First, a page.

The first mode is most comfortable in day-to-day driving, while the last is best left for track days and the like.

The centre differential switches front-to-rear torque under power in corners and back can be set manually to a rear-drive bias. Limited-slip diffs front and back and torque vectoring help keep the car on course at speed.

Apart from a few cosmetic changes the WRX STI is the performance what we’ve come to know, and love, for years now. A complete renewal is on the cards. But when? Wait for it…


Subaru WRX 2.0 manual $39,240
Subaru WRX 2.0 CVT $42,240
Subaru WRX 2.0 Premium manual $45,640
Subaru WRX 2.0 Premium CVT $48,840
Subaru WRX 2.5 STI $50,890
Subaru WRX 2.5 STI with rear spoiler $51,190
Subaru WRX 2.5 STI Premium $55,640
Subaru WRX 2.5 STI Premium with rear spoiler $55,940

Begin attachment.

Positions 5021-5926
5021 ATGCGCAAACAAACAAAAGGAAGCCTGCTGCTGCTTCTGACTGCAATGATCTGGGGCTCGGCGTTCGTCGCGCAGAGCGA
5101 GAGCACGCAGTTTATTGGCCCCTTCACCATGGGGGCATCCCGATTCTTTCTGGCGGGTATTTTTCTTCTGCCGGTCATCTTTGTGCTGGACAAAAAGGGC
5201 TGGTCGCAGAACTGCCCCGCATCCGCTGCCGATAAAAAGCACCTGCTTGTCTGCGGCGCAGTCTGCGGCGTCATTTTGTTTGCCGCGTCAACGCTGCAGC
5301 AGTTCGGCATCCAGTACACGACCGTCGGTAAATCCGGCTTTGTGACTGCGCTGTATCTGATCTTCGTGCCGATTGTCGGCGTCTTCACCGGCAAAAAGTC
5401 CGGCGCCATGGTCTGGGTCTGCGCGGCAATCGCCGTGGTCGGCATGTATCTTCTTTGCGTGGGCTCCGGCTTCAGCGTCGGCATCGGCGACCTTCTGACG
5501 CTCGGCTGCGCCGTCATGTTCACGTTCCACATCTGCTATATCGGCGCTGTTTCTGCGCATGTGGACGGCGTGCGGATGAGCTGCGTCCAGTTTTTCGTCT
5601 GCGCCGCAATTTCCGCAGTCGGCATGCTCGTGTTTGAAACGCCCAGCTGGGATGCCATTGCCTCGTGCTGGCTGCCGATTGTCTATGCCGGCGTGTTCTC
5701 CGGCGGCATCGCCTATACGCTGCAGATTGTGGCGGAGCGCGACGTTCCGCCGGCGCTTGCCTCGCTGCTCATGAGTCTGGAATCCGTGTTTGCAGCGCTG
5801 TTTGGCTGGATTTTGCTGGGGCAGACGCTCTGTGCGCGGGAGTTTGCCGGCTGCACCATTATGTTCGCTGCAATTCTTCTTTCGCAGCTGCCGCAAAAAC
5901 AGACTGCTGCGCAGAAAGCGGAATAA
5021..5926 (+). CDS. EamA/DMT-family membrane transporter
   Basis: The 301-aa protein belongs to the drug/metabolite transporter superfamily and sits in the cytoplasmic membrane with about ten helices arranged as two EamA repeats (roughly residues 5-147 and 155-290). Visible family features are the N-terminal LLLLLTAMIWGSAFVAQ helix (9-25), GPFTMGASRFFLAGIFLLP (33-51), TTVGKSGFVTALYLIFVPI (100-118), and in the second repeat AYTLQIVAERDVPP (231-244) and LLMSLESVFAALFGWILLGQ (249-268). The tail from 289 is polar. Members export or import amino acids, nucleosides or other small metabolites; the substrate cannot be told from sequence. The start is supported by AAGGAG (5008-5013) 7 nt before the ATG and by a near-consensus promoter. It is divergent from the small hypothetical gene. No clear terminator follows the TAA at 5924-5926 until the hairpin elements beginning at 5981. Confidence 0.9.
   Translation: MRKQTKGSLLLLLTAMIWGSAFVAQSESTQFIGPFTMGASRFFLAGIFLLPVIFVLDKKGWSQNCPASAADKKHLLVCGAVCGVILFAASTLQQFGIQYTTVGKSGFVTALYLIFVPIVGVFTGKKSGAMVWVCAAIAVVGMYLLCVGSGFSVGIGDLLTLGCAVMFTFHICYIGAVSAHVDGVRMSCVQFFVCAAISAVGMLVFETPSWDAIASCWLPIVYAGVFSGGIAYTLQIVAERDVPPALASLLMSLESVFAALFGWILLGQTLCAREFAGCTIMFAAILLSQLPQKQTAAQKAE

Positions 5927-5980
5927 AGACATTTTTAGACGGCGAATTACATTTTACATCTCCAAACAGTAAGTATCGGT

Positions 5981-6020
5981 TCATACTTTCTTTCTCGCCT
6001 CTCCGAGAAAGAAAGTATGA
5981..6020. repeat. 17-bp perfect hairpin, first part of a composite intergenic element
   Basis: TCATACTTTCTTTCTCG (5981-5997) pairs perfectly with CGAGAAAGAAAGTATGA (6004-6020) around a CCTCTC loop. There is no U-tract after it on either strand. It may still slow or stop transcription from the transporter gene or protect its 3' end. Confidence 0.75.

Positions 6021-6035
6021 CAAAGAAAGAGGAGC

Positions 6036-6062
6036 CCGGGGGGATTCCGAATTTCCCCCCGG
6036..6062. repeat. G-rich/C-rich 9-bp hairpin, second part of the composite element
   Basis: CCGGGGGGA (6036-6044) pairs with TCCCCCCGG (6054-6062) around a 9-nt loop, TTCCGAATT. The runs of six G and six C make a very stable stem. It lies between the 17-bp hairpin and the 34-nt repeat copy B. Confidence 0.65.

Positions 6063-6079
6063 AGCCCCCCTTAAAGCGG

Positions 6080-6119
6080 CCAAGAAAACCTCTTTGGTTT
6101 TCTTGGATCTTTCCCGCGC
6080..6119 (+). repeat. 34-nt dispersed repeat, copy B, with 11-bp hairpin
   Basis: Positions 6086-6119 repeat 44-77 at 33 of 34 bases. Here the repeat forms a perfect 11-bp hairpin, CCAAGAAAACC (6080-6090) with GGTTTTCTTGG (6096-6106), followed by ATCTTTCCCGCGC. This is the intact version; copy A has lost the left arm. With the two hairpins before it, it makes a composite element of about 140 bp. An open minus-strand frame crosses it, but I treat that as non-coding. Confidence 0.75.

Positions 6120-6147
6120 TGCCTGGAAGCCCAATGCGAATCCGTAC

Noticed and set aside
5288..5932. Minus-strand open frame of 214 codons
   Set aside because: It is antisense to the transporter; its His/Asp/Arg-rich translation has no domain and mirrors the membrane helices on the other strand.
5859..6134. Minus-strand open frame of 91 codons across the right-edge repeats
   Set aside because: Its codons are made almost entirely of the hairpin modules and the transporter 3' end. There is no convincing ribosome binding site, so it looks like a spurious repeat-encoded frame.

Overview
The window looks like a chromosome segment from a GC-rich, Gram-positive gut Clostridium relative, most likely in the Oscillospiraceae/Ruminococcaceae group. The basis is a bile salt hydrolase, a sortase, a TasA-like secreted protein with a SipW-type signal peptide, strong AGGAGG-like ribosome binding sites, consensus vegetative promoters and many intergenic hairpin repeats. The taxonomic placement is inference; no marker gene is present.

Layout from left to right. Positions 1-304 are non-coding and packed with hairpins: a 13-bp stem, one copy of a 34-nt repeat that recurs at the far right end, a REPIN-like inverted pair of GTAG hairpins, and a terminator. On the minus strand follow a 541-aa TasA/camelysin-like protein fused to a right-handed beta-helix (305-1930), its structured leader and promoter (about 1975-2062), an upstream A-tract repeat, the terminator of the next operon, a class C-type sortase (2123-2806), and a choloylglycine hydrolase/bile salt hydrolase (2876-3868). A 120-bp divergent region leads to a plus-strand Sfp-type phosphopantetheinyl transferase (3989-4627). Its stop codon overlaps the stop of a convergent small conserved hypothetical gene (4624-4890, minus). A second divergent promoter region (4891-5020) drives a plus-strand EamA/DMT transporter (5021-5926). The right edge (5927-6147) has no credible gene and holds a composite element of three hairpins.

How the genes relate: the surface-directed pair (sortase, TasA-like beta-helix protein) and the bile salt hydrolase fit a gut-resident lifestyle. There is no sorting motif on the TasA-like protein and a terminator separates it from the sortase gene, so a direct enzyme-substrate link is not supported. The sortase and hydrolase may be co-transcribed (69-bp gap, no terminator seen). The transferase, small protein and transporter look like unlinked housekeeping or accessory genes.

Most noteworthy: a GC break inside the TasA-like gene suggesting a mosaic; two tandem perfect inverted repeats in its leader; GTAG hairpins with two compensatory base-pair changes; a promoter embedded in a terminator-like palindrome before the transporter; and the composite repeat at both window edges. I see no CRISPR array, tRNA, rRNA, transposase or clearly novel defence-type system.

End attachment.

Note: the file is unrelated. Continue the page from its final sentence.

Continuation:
Subaru WRX 2.5 STI spec.R $57,690

Note: These prices do not include government or dealer delivery charges. Contact your local Subaru dealer for drive-away prices.

SPECIFICATIONS (Subaru WRX STI 2.5-litre turbo-petrol four-door sedan)

Capacity: 2.457 litres
Configuration: Four cylinders horizontally-opposed
Maximum Power: 221 kW @ 6000 rpm
Maximum Torque: 407 Nm @ 4000 rpm
Fuel Type: Petrol 98 RON
Combined Fuel Cycle (ADR 81/02): 11.2 L/100km
CO2 Emissions: 259 g/km

DRIVELINE: Six-speed manual, AWD

Length: 4595 mm
Wheelbase: 2650 mm
Width: 1795 mm
Height: 1475 mm
Turning Circle: 11.0 metres
Kerb Mass: 1548 kg
Fuel Tank Capacity: 60 litres

Front: Ventilated disc
Rear: Ventilated disc

Three years / unlimited kilometres

About Derek Ogden

On graduating with an honours degree in applied science in London, Derek Ogden worked for the BBC in local radio and several British newspapers as a production journalist and writer. Derek moved to Australia in 1975 and worked as a sub-editor with The Courier Mail and Sunday Mail in Brisbane, moving to the Gold Coast Bulletin in 1980 where he continued as a production journalist. He was the paper's motoring editor for more than 20 years, taking the weekly section from a few pages at the back of the book to a full-colour liftout of up to 36 pages. He left the publication in 2009.